Today, more than 80 percent of all U.S. toys are now made in China and few of them get inspected.
“We’ve been complaining about this issue, warning it is going to happen, and it is disappointing that it has happened,” said Tom Neltner, a co-chairman of the Sierra Club’s national toxics committee.
The Bush administration has promulgated new standards that make it much more difficult for states to extend health insurance coverage to children in middle-income families. “Continuing its fight to stop states from expanding the popular Children’s Health Insurance Program,” the administration is thwarting states’ attempts to expand SCHIP beyond the poverty level.
The compassion seems to be reserved for big business and the wealthy. They have problems, too…
At least from my view, Glenn Greenwald has it exactly right.
Good article here. It begins:
At around six-foot-eight and clad in combat fatigues, Kevin Kiley, the army surgeon general, cut an imposing figure. It was August 2006, and Kiley was in New Orleans to address the governing council of the American Psychological Association (APA) on the subject of psychology in the war on terror. For over a year, the organization had been under fire from human-rights groups and many of its own members, because psychologists had been tied to coercive interrogations and abuse at Guantanamo Bay and other places. Now, many APA members wanted the organization to draw up a firm policy—one that mandated adherence to international standards barring abuse—to prevent psychologists from participating in such practices again.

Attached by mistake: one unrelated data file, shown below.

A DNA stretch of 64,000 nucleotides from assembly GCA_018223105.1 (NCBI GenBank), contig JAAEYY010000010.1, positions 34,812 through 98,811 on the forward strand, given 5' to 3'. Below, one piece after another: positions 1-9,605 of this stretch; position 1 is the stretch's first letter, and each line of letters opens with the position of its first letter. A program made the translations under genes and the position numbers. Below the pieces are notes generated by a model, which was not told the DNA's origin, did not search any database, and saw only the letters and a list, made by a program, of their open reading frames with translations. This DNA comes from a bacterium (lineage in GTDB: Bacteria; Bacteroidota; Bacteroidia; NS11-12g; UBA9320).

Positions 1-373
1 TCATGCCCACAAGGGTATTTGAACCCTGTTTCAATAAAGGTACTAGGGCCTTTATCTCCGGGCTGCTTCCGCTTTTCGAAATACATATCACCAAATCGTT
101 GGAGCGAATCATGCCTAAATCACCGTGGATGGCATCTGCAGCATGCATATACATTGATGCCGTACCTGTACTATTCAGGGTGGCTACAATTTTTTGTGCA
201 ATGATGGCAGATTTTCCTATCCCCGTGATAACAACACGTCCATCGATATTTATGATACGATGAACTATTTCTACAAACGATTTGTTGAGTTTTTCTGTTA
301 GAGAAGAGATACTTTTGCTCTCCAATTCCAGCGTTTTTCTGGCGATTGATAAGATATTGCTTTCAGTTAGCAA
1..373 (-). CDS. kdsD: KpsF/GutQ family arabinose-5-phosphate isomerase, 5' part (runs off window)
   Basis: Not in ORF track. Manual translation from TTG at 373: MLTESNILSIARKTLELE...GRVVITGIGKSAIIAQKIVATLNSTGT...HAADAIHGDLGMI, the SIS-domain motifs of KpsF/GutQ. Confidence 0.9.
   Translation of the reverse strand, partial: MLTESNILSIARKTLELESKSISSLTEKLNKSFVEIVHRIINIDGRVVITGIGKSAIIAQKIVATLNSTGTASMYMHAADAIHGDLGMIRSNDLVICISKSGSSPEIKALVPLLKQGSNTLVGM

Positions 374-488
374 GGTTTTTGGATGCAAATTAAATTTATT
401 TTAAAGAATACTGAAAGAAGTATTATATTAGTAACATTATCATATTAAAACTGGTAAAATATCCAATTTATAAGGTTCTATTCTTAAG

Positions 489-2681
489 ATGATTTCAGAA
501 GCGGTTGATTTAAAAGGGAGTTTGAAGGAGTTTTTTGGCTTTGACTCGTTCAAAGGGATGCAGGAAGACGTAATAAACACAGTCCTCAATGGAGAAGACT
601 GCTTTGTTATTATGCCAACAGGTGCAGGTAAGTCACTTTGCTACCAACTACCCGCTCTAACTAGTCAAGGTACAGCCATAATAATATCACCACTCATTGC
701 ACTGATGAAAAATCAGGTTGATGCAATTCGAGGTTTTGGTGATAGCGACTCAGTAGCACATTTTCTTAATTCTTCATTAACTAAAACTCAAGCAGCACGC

It was Kiley’s job to convince them not to bail out on interrogations. It’s an open question how much psychologists have contributed to the art of interrogation in the war on terror, but the APA provides a seal of legitimacy that the government values. If it joined the American Medical Association (AMA) and the American Psychiatric Association by barring their members from joining the Guantanamo interrogations, it would further stigmatize the military’s practices. So, armed with PowerPoint slides, Kiley argued for keeping psychologists on the offensive against “sworn enemies” of the country. “Psychology is an important weapons system,” he explained. For the APA to draw up an explicit definition of abuse would be counterproductive. After all, “is four hours of sleep deprivation? How loud does a scream have to be? How many angels can dance on the head of a pin?”
Kiley had the blessing of the organization’s leadership. Despite the controversial nature of the topic in question, APA leaders had originally invited no other speakers to counterbalance Kiley with an opposing view. When this fact was reported by Salon, the group hastily issued a last-minute invitation to Steven Reisner, a New York psychoanalyst who had circulated an online petition protesting APA’s involvement in interrogations. Reisner was visiting his parents in Florida when the call from APA came, and he arrived in New Orleans in an ill-fitting off-the-rack suit and without a formal speech.